KS4 Earth’s Structure
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The Earth’s crust consists of several sections called tectonic plates. Where they meet is called a plate boundary. Convection currents in the mantle move these tectonic plates. In some locations the tectonic plates are moving towards each other, in others they are moving away from each other and in others they are moving past each other.
Plate boundaries 1
When two plates slide past each other, they don’t do it smoothly. The large friction forces involved mean that strain builds up and the plates move suddenly when the strain gets too much.
This sudden movement of plates is called an earthquake and it can be very destructive.
Primary and secondary waves
During an earthquake the two types of wave that are released from the epicentre are primary waves (p-waves) and secondary waves (s-waves).
Primary or p-waves are the fastest. They are longitudinal in nature and when they hit the surface they make objects and buildings vibrate vertically. They can travel through solids and liquids.
Secondary or s-waves are the slowest. They are transverse in nature and when they hit the surface they make objects and buildings vibrate horizontally. They can only travel through solids.
P-waves arrive first and shake building vertically.
Little damage is caused.
S-waves arrive next and shake building horizontally.
This can cause a lot of damage.
Waves within a layer change direction gradually because there is a gradual change in density.
At a layer boundary there is a big change in direction because there is a big change in density between layers.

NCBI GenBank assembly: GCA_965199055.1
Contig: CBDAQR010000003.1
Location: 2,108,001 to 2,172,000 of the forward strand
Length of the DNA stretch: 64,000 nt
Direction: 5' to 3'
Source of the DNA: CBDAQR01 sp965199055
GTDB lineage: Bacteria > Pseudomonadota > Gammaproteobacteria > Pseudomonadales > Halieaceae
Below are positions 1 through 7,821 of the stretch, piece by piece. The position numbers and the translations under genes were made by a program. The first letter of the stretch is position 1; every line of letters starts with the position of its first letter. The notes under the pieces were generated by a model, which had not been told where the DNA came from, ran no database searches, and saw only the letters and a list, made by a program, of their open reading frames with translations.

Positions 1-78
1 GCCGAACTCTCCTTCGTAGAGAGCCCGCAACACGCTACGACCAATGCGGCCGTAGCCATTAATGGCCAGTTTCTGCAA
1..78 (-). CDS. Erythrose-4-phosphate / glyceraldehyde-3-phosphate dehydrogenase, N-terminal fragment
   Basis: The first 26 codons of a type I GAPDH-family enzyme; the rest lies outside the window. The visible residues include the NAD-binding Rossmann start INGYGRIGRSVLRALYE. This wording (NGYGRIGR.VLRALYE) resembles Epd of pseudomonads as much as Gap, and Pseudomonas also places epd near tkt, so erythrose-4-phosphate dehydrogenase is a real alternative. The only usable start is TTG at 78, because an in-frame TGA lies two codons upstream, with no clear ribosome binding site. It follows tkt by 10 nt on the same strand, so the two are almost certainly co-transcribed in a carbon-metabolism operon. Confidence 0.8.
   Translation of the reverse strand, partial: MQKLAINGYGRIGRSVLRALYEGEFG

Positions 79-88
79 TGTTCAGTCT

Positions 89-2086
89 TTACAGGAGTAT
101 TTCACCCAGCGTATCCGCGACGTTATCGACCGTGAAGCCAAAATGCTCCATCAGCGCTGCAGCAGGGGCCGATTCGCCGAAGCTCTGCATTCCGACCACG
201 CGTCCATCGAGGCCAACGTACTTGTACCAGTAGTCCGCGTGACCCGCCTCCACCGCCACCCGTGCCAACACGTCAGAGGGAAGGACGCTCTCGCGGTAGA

S wave shadow only p waves received here
Task 2 – Seismic waves
What type of wave is A? How do you know?
Explain the path of wave B in terms of density.
What is the s wave shadow?
Attach labels to the correct part of the diagram.
Task 3 – Tectonic plates
An earthquake has occurred in the area shown in the picture below. Draw what the location would look like after the earthquake if the plates moved in the directions indicated by the arrows.
Match the word with the description:
The faster seismic wave, that is longitudinal and makes buildings vibrate up and down.
The location where the shift in plates occurred producing seismic waves.
The slower seismic wave, that is transverse and makes buildings shake from side to side.
Plate boundaries 2
What happens when an oceanic plate and a continental plate collide?
The thinner, more dense oceanic plate is driven down into the mantle.
Oceanic plate melted
This is known as SUBDUCTION!
Thicker, less dense continental plate
Thinner, more dense oceanic plate
← Oceanic plate
Oceanic plate →
What happens when oceanic plates move apart due to convection currents in the Earth’s mantle?
Magma moves up to the surface, cools and forms new oceanic plate.
This is known as SEA-FLOOR SPREADING.
Plate boundaries 3
Match the word with the description:
The force that causes earthquakes.
When oceanic plate is pushed down into the mantle as it collides with continental plate.
When two oceanic plates move apart to create new crust.
It is thought that the continents were once joined together in a huge super-continent called Pangaea.
Over millions of years the continents drifted apart because the tectonic plates they were on moved apart due to convection currents in the Earth’s mantle.